Coach: P.J. Fleck (47-35 overall, 17-13 at Minnesota).
Record: 5-0, 2-0 Big Ten.
Rankings: Not ranked AP; No. 25 coaches
OFFENSIVE RATING: 6
Offensive averages / national rank
409.0 / 73
159.0 / 71
250.0 / 57
DEFENSIVE RATING: 7
Defensive averages / national rank
27.2 / 68
314.4 / 28
113.6 / 33
200.8 / 41
SPECIALISTS RATING: 5
Special-teams averages / national rank
21.6 / 60
9.0 / 52
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39.17 / 47
Why you may need Rolaids
1. Sure it was against Illinois, but Minnesota finally found its running game to go along with its talented receivers. The Gophers rumbled for 332 yards on the ground against the Illini, turning almost exclusively to the running game in a second half during which they outscored Illinois 24-7. Rodney Smith went over 200 yards while Shannon Brooks went past the century mark. If Minnesota is able to replicate that success against Nebraska, it could be a long night for the Blackshirts.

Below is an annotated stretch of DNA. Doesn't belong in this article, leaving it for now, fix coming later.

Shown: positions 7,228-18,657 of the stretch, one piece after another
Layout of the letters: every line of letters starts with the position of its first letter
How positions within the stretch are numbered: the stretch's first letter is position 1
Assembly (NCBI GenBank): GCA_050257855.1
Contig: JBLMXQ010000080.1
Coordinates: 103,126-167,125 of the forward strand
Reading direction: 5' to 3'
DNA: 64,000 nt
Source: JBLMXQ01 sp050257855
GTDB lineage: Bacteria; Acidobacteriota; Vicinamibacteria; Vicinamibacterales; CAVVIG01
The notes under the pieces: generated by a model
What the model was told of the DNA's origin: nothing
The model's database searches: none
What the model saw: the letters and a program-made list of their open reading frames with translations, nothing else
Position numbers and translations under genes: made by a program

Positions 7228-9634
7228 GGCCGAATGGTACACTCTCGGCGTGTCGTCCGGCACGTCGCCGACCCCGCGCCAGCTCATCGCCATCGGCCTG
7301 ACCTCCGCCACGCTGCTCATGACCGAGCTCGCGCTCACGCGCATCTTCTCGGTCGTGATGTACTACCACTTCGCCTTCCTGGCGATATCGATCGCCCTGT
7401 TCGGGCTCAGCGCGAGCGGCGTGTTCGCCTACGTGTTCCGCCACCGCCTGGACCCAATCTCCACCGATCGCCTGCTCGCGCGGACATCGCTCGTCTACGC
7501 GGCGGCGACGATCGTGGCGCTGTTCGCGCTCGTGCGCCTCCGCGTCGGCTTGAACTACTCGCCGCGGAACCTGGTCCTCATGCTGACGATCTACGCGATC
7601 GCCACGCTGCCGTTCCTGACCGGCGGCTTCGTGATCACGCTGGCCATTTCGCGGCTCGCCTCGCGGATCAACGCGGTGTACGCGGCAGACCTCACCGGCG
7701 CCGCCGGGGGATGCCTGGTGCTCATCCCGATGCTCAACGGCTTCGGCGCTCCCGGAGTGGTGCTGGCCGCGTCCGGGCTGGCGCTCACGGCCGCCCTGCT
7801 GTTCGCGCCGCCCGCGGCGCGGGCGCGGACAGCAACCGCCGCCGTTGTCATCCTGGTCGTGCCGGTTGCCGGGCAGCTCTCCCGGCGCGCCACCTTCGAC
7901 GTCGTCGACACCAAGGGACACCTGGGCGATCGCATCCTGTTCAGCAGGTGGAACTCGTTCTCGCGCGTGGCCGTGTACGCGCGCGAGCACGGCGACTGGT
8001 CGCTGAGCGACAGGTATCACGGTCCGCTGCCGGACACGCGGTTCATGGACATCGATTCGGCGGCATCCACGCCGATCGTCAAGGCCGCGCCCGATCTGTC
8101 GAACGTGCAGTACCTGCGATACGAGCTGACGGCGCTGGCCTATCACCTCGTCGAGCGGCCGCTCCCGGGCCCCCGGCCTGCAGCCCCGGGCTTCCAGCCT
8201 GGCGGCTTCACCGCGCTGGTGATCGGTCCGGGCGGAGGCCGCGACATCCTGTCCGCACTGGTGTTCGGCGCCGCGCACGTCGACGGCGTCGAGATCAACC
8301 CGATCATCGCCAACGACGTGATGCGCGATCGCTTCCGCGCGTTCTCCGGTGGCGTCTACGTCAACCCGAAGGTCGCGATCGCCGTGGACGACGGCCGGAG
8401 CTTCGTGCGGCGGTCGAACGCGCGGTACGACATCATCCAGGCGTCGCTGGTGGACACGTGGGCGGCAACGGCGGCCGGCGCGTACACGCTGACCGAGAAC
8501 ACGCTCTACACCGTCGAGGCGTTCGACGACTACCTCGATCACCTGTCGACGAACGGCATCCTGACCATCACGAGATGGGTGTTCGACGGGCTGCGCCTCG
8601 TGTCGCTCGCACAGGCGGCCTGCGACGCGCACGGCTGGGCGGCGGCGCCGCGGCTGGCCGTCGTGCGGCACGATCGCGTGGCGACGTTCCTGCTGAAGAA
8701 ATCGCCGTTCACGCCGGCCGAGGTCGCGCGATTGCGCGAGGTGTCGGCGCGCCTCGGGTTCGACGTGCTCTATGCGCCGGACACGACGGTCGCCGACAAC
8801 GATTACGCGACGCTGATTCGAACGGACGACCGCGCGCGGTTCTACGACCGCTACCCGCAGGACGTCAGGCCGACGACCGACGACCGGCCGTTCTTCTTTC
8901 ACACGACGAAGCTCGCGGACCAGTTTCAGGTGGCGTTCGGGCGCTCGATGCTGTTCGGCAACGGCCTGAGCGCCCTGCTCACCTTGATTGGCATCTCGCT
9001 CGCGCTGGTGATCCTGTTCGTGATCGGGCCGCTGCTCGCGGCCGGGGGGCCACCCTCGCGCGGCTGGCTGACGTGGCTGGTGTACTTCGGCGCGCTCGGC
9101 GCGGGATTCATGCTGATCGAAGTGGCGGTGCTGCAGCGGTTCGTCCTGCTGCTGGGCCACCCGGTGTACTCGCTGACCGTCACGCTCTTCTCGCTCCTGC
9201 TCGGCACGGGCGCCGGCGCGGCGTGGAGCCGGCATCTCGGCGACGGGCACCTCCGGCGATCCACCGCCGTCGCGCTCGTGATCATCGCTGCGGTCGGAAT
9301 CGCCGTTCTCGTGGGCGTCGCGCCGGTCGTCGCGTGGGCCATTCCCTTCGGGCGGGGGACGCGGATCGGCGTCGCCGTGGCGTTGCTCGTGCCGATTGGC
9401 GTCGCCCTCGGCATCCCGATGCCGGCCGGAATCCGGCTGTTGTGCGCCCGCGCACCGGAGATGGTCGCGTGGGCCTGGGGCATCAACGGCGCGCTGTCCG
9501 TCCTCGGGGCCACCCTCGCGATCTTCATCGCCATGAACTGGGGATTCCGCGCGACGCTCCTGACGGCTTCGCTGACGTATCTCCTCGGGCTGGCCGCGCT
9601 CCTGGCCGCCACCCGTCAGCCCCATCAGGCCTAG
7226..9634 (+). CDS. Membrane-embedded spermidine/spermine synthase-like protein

2. Minnesota has played four one-possession games this season and won all four. While Nebraska fans could be heartened by the fact that all four of those games came against inferior opponents, the fact remains that the Gophers found a way to win all four and came from behind in three of them. If Nebraska leads late and Minnesota has the ball, you can bet the Gophers won't be nervous about needing to get a score.
3. Saturday's weather forecast calls for a high of 39 degrees with snow in the morning and rain the rest of the day, along with winds gusting up to 35 mph. For a Nebraska offense that has struggled to hang on to the ball and struggled with wayward snaps, ball security could be a major issue. Minnesota might be content to keep things close and wait for the Huskers to make a critical mistake with a turnover.
Why you might chill
1. Some of the key players on this Nebraska team have a history of big individual performances against Minnesota. Last year it was Adrian Martinez going 25-for-29 passing for 276 yards and rushing for a career-high 125 yards, and Maurice Washington running for a career-best 109 yards. In the 2017 matchup, JD Spielman had a career-high 291 all-purpose yards. Will another player step forward with a huge performance Saturday to give NU an edge?